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Monday world's hottest day on record, initial measurements show

hottest day
Credit: Unsplash/CC0 Public Domain

Monday was the world's hottest day on record, exceeding an average of 17 degrees Celsius (62.6 degrees Fahrenheit) for the first time, according to initial measurements taken on Tuesday by US meteorologists.

The average daily air temperature on the planet's surface on July 3 was logged at 17.01C by an organization attached to the US National Oceanic and Atmospheric Administration (NOAA).

This measurement surpasses the previous daily (16.92C) set on July 24 last year, according to data from NOAA's National Centers for Environmental Prediction going back to 1979.

The world's average air temperature, which fluctuates between around 12C and just under 17C on any given day over the year, averaged 16.2C at the beginning of July between 1979 and 2000.

The record has yet to be corroborated by other , but could soon be broken as the northern hemisphere's summer begins.

The average global temperature typically continues to rise until the end of July or beginning of August.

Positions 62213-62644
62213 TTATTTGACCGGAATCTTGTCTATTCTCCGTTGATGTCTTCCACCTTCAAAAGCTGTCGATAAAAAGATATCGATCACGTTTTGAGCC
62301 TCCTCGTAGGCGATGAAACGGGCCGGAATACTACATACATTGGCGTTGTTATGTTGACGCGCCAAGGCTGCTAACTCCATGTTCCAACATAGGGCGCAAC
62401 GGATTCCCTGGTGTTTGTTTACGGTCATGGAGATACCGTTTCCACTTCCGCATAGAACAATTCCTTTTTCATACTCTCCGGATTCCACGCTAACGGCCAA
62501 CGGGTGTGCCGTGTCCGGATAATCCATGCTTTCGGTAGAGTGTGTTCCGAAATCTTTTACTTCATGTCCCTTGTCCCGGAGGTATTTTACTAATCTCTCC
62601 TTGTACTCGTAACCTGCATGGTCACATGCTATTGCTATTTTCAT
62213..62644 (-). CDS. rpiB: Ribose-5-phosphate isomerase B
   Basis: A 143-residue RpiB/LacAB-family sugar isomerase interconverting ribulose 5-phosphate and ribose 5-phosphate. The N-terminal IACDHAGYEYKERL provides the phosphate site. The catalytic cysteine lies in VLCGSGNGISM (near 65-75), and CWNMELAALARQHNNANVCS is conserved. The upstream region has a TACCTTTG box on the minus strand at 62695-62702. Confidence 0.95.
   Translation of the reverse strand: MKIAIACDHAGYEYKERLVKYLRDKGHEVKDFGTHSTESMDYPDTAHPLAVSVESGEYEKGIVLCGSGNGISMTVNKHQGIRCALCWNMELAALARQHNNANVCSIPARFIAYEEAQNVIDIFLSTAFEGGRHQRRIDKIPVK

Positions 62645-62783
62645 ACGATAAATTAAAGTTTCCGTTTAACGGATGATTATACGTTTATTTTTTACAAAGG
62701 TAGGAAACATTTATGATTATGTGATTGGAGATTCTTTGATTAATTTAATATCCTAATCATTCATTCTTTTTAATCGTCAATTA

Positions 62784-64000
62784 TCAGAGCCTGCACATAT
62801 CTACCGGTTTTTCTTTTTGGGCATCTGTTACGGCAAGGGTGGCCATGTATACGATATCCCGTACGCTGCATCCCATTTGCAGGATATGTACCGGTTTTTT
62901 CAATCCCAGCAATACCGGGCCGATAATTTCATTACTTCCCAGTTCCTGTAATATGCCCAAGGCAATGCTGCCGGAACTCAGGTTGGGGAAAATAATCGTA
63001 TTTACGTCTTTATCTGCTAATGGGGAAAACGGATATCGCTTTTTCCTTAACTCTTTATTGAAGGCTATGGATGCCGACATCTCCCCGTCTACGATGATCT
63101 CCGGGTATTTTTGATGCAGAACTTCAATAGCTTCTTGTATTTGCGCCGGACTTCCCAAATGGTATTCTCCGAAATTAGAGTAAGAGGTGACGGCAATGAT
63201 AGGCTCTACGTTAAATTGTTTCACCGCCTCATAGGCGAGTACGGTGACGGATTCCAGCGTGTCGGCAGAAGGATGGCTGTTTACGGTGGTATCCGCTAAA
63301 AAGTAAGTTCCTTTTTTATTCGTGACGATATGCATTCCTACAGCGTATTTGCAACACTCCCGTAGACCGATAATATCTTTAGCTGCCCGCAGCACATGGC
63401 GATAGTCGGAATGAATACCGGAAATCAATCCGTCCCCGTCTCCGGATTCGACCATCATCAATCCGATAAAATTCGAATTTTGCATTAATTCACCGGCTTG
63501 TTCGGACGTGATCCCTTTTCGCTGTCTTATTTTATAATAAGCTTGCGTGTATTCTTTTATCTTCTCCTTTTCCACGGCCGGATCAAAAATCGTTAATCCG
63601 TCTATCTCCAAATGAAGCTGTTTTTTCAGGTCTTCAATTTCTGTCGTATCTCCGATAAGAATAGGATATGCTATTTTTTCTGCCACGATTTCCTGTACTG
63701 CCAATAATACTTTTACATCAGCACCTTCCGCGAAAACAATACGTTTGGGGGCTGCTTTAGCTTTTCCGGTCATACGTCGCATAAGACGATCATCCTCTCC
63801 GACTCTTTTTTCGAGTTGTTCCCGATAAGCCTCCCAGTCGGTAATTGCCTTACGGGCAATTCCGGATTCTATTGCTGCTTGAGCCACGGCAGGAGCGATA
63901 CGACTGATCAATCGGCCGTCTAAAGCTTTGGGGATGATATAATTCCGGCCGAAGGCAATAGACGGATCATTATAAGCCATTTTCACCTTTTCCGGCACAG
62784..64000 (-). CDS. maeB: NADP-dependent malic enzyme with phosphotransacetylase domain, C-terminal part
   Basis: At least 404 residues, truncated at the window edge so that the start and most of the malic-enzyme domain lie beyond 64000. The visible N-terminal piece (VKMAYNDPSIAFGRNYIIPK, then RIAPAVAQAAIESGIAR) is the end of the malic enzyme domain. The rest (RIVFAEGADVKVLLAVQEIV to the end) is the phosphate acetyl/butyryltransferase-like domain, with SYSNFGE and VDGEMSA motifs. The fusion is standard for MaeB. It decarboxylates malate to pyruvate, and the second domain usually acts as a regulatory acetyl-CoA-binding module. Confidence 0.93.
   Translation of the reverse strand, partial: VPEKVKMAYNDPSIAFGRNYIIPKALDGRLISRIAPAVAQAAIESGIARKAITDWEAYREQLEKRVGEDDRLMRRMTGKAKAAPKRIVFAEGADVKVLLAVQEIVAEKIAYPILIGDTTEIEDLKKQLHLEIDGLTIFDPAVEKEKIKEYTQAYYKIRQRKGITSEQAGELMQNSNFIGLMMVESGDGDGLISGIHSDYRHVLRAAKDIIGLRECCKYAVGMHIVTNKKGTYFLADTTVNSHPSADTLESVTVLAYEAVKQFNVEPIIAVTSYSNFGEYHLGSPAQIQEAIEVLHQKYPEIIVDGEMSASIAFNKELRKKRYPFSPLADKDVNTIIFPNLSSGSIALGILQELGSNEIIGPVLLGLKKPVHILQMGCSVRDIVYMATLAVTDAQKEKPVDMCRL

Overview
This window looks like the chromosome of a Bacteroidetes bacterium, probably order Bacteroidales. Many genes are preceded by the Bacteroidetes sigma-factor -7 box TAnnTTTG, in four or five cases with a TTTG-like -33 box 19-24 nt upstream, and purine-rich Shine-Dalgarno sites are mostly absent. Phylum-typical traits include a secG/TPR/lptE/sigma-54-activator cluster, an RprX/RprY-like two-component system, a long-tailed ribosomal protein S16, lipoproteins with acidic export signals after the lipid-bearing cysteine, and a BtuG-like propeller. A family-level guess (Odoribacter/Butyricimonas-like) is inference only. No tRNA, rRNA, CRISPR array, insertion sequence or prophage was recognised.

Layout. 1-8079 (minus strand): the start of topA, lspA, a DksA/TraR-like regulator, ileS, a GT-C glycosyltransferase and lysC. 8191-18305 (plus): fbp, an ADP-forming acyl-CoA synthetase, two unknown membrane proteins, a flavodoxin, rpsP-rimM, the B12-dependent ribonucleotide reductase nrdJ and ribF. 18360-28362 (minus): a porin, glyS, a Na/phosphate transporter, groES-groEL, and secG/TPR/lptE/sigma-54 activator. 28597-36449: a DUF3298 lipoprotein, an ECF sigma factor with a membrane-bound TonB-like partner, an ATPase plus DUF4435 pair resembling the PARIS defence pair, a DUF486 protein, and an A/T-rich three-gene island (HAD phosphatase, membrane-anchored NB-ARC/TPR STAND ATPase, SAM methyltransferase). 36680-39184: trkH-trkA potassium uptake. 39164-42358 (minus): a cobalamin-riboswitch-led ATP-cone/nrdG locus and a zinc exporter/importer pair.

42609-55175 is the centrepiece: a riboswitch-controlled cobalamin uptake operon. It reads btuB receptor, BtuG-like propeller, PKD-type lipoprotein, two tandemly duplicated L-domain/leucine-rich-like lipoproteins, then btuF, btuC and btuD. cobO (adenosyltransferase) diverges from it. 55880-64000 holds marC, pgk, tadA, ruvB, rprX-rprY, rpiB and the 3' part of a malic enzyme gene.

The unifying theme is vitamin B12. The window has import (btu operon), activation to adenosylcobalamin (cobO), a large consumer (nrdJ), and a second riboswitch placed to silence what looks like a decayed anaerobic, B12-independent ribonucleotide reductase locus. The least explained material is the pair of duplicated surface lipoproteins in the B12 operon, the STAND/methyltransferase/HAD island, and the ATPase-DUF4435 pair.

Even last month, average global temperatures were the warmest the European Union's Copernicus climate monitoring unit had ever recorded for the start of June.

Temperatures are likely to rise even further above historical averages over the next year with the onset of an El Nino weather phenomenon in the Pacific Ocean, which the World Meteorological Organization confirmed on Monday is now underway.

In addition, —mainly the burning of fossil fuels—is continuing to emit roughly 40 billion metric tons of planet-warming CO2 into the atmosphere every year.

© 2023 AFP

Citation: Monday world's hottest day on record, initial measurements show (2023, July 5) retrieved 16 April 2024 from https://phys.org/news/2023-07-monday-world-hottest-day.html
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